We were still welcomed in Galicia with a huge storm. O Cebreiro, the first village in the province, was almost totally closed, and there was no way to stay there for long or get any decent shots.

Cruz de Ferro (Iron Cross), between Foncebadón and Manjarín. It is 5 feet high, and the cross is a replica of the original preserved in the Museo de los Caminos in Astorga. People bring stones from home, and leave them there, but I didn’t fully grasp the symbolism of it.

From then on, we started to feel spring. Sometimes it still rained, but green kind of changed tone, and flowers blossomed. Maybe it was also the sense of proximity to our destination.

Me in Manjarín, among the wind and rain.

The arrival to Molinaseca, still in El Bierzo.

Castle of Ponferrada – Building started early XIII century, by Templar Knights.. With more than 8000 m2, it was one of the largest fortresses in the Spanish Middle Ages.

O Cebreiro, marking the entrance on Galicia.

The famous, centenary, chestnut tree, in Ramil.

The Monastery of San Xulián de Samos was another highlight of the whole trip. There were two main paths to Sarria, and some among the group picked the other one, as it was slightly shorter. I couldn’t possibly miss the visit: I have an unpayable debt with the Benedictine Order, as other monastery in Portugal (Singeverga) had become “home” for some weeks, to finish my PhD. At the time, library was of great help, and so it was the community of monks, providing me both the information, serenity and shelter.

Watch the images from Samos Monastery, below:

The visit was guided by a kind and talkative monk, which showed us the various phases of construction, the history, the way of living, and even some of its treasures, all with a touch of humour.

Espigueiro – a traditional granary, meant to keep the corn dry and

We could imagine those walls full of men willing to learn and share the secrets of Philosophy, throughout the centuries. Personally, I felt a bit sad that such discipline lost the meditative, ascetic, and respectful component, and became a matter of light debates among drunk and high youngster students. At the end, there was hand made chocolate on sale, and it was really tasty!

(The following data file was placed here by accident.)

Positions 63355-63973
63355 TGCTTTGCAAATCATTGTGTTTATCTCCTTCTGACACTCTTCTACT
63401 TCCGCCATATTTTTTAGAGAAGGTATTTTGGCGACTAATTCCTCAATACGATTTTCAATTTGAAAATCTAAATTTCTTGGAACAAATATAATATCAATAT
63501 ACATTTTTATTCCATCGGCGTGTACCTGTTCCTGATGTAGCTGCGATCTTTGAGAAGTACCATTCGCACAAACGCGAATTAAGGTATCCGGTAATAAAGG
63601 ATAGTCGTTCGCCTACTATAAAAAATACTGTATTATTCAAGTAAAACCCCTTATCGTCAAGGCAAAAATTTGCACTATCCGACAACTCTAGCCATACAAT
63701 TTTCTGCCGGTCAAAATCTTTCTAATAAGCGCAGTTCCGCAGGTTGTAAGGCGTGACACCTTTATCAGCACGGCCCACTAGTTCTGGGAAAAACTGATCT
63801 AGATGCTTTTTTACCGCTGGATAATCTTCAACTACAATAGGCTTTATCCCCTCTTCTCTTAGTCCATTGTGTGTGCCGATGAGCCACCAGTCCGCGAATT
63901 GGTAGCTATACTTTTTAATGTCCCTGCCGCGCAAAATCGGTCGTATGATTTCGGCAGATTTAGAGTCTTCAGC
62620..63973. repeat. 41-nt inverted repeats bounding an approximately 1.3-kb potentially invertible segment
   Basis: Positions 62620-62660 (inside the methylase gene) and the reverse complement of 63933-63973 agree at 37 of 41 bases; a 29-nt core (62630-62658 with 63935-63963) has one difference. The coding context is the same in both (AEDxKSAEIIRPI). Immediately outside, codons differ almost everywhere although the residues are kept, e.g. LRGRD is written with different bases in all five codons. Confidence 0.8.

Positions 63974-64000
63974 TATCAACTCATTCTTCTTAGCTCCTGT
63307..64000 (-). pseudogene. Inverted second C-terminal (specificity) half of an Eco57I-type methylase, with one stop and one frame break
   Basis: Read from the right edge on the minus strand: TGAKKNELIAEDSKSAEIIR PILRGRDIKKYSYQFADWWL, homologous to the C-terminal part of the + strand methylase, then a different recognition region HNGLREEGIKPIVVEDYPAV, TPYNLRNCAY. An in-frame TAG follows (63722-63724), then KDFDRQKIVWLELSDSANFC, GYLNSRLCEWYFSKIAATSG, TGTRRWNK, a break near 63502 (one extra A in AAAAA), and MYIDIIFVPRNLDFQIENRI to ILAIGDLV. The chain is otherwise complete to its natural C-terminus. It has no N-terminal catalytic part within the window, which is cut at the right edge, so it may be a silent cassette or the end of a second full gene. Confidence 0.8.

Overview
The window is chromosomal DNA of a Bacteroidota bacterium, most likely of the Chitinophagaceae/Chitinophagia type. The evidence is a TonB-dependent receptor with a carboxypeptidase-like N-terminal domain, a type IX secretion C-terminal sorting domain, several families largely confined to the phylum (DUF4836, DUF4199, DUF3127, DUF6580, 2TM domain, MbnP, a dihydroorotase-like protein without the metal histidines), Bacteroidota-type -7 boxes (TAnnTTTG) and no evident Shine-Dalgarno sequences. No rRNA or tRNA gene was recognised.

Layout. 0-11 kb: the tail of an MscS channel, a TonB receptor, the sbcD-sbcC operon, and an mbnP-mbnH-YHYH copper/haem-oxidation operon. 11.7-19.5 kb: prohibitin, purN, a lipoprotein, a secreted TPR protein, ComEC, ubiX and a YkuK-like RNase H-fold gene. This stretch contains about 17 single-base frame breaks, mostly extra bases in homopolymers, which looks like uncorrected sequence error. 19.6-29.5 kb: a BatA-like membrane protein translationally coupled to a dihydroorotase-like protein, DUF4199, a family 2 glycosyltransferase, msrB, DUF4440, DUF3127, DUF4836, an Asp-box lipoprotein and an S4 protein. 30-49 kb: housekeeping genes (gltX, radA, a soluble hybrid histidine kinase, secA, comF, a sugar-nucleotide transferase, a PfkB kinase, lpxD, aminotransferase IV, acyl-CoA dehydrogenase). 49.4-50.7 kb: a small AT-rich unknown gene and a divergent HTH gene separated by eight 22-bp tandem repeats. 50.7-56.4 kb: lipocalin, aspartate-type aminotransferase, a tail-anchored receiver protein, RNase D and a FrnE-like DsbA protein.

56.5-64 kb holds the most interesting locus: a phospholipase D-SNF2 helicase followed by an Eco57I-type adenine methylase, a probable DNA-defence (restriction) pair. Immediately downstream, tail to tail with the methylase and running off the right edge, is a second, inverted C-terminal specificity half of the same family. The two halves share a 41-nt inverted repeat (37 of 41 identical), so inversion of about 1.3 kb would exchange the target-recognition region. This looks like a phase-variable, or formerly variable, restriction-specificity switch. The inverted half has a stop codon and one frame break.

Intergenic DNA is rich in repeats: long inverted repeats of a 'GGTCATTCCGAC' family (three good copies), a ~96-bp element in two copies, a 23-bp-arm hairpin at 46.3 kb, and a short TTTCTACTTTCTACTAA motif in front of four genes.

Sarria was the first Galician city we came across. I remember the warm sunlight, hitting the trees near the river; the hostel was the most beautiful and well decorated we stayed in the whole Camino; but most of all, I remember the gastronomy. Lunch was mainly seafood, and included the famous Pulpo a la gallega – Octopus, Galician style, meaning, boiled in salted water and sprinkled with salt, olive oil and paprika. It goes along with bread or boiled potatoes, and used to be served in street markets for people to lunch after a morning shopping. (We did it also, a few days later). Dinner was, probably the finest – we went to Hotel Roma and, among other delicacies, I remember the superb partridges. Service wasn’t fast, but that was to be expected as it was totally full and we didn’t had a reservation. It was well worth the waiting, though.

Back to the road, we realised that suddenly there were far more pilgrims than before. Apparently, people do a small weekend-friendly version of the Camino, starting in Sarria, to Santiago. There were school kids with their teachers, families and groups of friends. We could easily identify those ones from the pilgrims coming from France: they were noisier, the clothing was shiny, the body postures, shapes and expressions were completely different. We were like quietly but steadily, hovering, while they were jumping all over the place. We had passed the barrier of pain, both physically and emotionally. They were still full of anxieties. It happened to me quite often to run out of water and think… “It’s only ten kilometres more; I’ll drink then”. And it was no issue, whatsoever. Those guys could’t spend five minutes without a drink or an energy bar.

That made us realise how much we had been transformed by the Camino – in and out – for the previous three weeks. Having seen each others almost every day, we didn’t notice the differences, but among this wave of pilgrims, it was clearly seen. I tried not to be judgemental. After all, a single day in the Camino would be better than none.

Portomarín, near the Belesar reservoir was interesting, mostly because of its Romanesque Church – it had been dismantled, brick by brick, from its original place, and rebuilt, like a lego puzzle, uphill, so it was preserved from the water when the reservoir was built. Never realised before that such a thing was even possible.